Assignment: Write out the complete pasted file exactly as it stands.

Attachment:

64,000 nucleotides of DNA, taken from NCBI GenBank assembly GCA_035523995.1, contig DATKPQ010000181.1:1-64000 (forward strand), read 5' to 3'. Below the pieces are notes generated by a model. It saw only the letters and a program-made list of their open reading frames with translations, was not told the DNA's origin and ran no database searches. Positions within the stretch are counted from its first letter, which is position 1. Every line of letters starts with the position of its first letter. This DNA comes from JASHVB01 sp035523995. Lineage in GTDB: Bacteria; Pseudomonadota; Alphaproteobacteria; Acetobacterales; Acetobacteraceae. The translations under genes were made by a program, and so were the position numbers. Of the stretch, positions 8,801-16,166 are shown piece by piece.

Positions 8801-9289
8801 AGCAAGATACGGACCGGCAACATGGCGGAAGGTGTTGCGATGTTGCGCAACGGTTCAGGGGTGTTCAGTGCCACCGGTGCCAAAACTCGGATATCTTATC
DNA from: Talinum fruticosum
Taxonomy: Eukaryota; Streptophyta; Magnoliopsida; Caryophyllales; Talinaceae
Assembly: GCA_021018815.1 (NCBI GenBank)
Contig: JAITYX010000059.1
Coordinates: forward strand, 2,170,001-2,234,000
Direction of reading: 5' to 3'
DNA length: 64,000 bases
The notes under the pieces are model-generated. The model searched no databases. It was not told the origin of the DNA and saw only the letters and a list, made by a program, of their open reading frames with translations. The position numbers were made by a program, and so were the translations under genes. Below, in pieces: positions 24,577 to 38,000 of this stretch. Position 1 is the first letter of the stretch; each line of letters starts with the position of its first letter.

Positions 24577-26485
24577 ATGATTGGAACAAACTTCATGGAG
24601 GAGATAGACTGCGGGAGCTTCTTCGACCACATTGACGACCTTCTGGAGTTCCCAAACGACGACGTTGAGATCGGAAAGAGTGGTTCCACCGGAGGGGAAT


64,000 nucleotides of DNA, taken from NCBI GenBank assembly GCA_035523995.1, contig DATKPQ010000181.1:1-64000 (forward strand), read 5' to 3'. Below the pieces are notes generated by a model. It saw only the letters and a program-made list of their open reading frames with translations, was not told the DNA's origin and ran no database searches. Positions within the stretch are counted from its first letter, which is position 1. Every line of letters starts with the position of its first letter. This DNA comes from JASHVB01 sp035523995. Lineage in GTDB: Bacteria; Pseudomonadota; Alphaproteobacteria; Acetobacterales; Acetobacteraceae. The translations under genes were made by a program, and so were the position numbers. Of the stretch, positions 8,801-16,166 are shown piece by piece.

Positions 8801-9289
8801 AGCAAGATACGGACCGGCAACATGGCGGAAGGTGTTGCGATGTTGCGCAACGGTTCAGGGGTGTTCAGTGCCACCGGTGCCAAAACTCGGATATCTTATC
DNA from: Talinum fruticosum
Taxonomy: Eukaryota; Streptophyta; Magnoliopsida; Caryophyllales; Talinaceae
Assembly: GCA_021018815.1 (NCBI GenBank)
Contig: JAITYX010000059.1
Coordinates: forward strand, 2,170,001-2,234,000
Direction of reading: 5' to 3'
DNA length: 64,000 bases
The notes under the pieces are model-generated. The model searched no databases. It was not told the origin of the DNA and saw only the letters and a list, made by a program, of their open reading frames with translations. The position numbers were made by a program, and so were the translations under genes. Below, in pieces: positions 24,577 to 38,000 of this stretch. Position 1 is the first letter of the stretch; each line of letters starts with the position of its first letter.

Positions 24577-26485
24577 ATGATTGGAACAAACTTCATGGAG
24601 GAGATAGACTGCGGGAGCTTCTTCGACCACATTGACGACCTTCTGGAGTTCCCAAACGACGACGTTGAGATCGGAAAGAGTGGTTCCACCGGAGGGGAAT